Along with a lot of walking, we saw few things around Saigon, including the Bitexco Tower, the Cho Ben Thanh market, Quang truong Nguyen Hue, the Independence Palace, the War Remnants Museum, and a host of other neighborhoods along the way. The tower has an observation deck above the city with 360 degree great views. The cost however is $10 a person so we went to the cafe and got food and drinks for less than that, with a view! The market was like most markets, tons of people trying to sell you the same shirts and trinkets with a high price to start. A good place for cheap souvenirs that won’t last long. Quang truong Nguyen Hue is a lovely place to walk and take in the atmosphere without the fear of being run over.

They have many gardens and a few fountains that lead to the statue of Ho Chi Minh and a government building that’s pretty but we could not enter. The Independence Palace is a similar type of environment. The (American) War Museum was very interesting and depressing. They provided a look at how brutal both sides were and the effects it had on both sides. To this day, agent orange is still affecting people. On a lighter note, it is fun just to explore the city on your own and see what you come across and little markets here and there.

Outside the city we found the Cu Chi Tunnels to be fascinating but the information on the tour was lacking a bit. We were able to walk through a few of the tunnels and take in a short lesson in history which made it seem like it was generally a bad idea for the US to be there. The tunnels were a network that spanned 250 km (155 miles) and were hand dug. They were used extensively in the war to house soldiers and civilians and had many booby traps set for opposing forces. It was brutal to see the jungle warfare implored. Two of the more fascinating facts I found were that the tunnels went under an American base and some of the entrances were underwater in the river, James Bond style. They created many genius systems to avoid detection, such as a smokeless kitchen that would disperse the smoke away from the entrances and without detection, especially in the early morning fog or night.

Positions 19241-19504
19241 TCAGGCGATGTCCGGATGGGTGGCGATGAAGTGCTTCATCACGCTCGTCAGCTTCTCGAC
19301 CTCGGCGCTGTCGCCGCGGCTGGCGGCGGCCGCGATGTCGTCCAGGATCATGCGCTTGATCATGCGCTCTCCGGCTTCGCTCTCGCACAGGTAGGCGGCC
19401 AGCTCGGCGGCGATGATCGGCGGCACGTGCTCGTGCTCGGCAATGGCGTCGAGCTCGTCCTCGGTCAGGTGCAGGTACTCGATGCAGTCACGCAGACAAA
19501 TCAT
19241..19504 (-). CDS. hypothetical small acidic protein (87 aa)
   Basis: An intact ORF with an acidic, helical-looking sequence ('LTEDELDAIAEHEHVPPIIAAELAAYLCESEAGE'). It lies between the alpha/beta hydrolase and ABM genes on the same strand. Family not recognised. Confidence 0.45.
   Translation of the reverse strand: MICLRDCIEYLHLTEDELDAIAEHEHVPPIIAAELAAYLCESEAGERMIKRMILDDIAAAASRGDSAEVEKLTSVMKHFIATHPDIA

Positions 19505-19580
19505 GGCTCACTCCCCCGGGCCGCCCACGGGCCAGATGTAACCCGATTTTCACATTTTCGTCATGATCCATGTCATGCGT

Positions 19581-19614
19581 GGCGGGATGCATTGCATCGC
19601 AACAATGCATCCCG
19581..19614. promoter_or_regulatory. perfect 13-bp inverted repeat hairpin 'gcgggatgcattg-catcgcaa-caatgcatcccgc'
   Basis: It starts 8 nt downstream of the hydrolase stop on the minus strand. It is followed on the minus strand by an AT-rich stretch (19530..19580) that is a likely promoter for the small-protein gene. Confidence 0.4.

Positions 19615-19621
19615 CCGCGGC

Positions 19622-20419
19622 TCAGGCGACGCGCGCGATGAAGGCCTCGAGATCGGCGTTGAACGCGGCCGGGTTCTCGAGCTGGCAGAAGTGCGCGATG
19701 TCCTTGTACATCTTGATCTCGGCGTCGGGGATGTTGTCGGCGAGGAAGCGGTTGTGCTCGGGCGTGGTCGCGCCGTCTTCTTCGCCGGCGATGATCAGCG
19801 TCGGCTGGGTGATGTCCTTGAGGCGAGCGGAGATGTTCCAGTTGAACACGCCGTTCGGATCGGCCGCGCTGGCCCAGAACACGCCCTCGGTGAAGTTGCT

The town of Da Nang (about halfway up the coast) is much quieter and a beautiful place to take in the beach. It’s not as popular as other ones nearby but we found it peaceful with less people. Hoi An is south of it apparently a beautiful city and Hue is north of it with a beautiful mountain pass along the route. We would rent a scooter here to get around. On Saturday and Sunday night, the town lights up, literally. One of the bridges is shaped like a dragon and breathes fire. Two hours to the west is the increasing popular “hands” bridge built in 2018 (it has a high cost of $90 for us both to get there and get into the amusement park) so we skipped it. It was foggy anyways in the mountains. Instead we took in the beach, ate some great food, and took a scooter up to Hue and back. Fabi even found a French Michelin Star restaurant to check out, because of course she did.